First Organically Executed Cold Spray Repair Developed and Completed at NNSY
(Source: US Naval Sea Systems Command; issued May 05, 2020)
PORTSMOUTH, Va. --- Norfolk Naval Shipyard (NNSY) had a momentous win in innovation recently, developing and completing the first organic cold spray repair of the U.S. naval shipyards.

USS George H.W. Bush (CVN 77) had a repair opportunity arise in March 2020 after the discovery of damage to a water pump motor shaft. With the shipyard working to balance the mission while fighting the spread of COVID-19, a repair plan began to develop.

The solution: utilize the innovative repair process called cold spray. Cold spray is an additive repair process where the expansion of a compressed and heated gas is used to accelerate metal powder to sufficient velocity to cause the powder to deform and create a mechanical bond upon impact with a base material. The cold spray process occurs at significantly lower temperatures than traditional repair methods such as welding and thermal spray.

In Jan. 2019, America’s Shipyard began the process to retrofit the existing thermal spray booth in Bldg. 163 to support cold spray operations. As the NNSY Cold Spray team neared the final stages of the booth retrofit and towards attempting its first organic cold spray repair, the Bush component was identified and fit the criteria to be cold spray repaired.

“In order to execute this repair with cold spray, we had to utilize the recently published Uniform Industrial Process Instruction (UIPI) for cold spray and prove through a battery of required tests that cold spray would be a valid repair for the specific component,” said Code 265 Submarine Mechanical/Piping Branch Head Daniel Stanley, NNSY Transformation Manager for Cold Spray. “With the cold spray repair plan developed and tests identified, we manufactured and performed the application of cold spray on the necessary test coupons and mockup to support analysis by the Mid-Atlantic Regional Test Laboratory (Code 134). With the necessary testing passing Code 134 analysis and proving cold spray was a viable repair, we then pre-machined the component to support application of cold spray. With the part prepped and mounted within the cold spray booth, NNSY Mechanical Group Code 930 and Code 265 applied the cold spray and subsequently Code 930 did post machining on the part to return it to its final dimension.”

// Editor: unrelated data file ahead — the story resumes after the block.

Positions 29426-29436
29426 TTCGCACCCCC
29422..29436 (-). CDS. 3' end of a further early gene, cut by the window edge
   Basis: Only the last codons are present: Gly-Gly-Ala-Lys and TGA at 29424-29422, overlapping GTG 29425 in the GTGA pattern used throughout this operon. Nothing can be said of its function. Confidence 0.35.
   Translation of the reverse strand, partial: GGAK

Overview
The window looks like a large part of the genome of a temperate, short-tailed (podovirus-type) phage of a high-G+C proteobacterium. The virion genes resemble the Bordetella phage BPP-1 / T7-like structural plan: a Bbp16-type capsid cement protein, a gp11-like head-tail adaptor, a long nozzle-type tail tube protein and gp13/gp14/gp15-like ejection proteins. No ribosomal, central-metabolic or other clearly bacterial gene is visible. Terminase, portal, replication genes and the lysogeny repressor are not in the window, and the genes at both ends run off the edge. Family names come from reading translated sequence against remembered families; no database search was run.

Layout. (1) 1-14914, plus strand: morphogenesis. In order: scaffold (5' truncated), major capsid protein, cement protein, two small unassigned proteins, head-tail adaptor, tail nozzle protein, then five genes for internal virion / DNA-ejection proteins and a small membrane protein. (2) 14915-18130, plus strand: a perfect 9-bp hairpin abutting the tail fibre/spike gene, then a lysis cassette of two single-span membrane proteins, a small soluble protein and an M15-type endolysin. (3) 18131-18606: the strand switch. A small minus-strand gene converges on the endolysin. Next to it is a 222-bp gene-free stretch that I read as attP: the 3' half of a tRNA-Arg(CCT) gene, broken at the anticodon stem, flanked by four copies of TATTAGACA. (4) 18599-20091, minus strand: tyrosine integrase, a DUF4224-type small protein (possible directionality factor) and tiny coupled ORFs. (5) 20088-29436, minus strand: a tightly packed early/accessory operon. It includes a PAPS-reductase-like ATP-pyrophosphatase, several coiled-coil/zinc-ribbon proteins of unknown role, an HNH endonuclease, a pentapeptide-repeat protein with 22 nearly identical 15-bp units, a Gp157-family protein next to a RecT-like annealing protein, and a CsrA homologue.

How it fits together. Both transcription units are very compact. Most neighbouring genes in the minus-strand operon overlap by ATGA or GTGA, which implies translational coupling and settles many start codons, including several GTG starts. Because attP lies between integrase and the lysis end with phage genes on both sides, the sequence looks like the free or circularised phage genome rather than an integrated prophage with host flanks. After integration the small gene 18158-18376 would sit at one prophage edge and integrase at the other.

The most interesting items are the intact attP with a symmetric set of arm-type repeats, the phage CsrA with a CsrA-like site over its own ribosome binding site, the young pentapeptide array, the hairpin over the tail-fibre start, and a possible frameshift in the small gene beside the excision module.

As this was the first cold spray repair performed at the shipyard, there was some initial hesitation to perform this process on the component. Stanley explained that the Bush project was initially hesitant to accept the risk of utilizing a technology which had never before been completed organically at NNSY taking into consideration their overall tight project schedule.

“With the first-time execution of this process, as expected, we had encountered a number of situations we had not previously envisioned and gained many lessons learned,” said Stanley. “Even though the UIPI for cold spray was approved by both the shipyard and NAVSEA, this was the first time it was tested/executed in a shipyard environment. As issues arose, the NNSY team was able to leverage relationships with the cold spray team at Puget Sound Naval Shipyard (PSNSY) and Penn State Applied Research Laboratory (PSU ARL) to overcome the barriers encountered and provide ways to better improve our processes for the future.”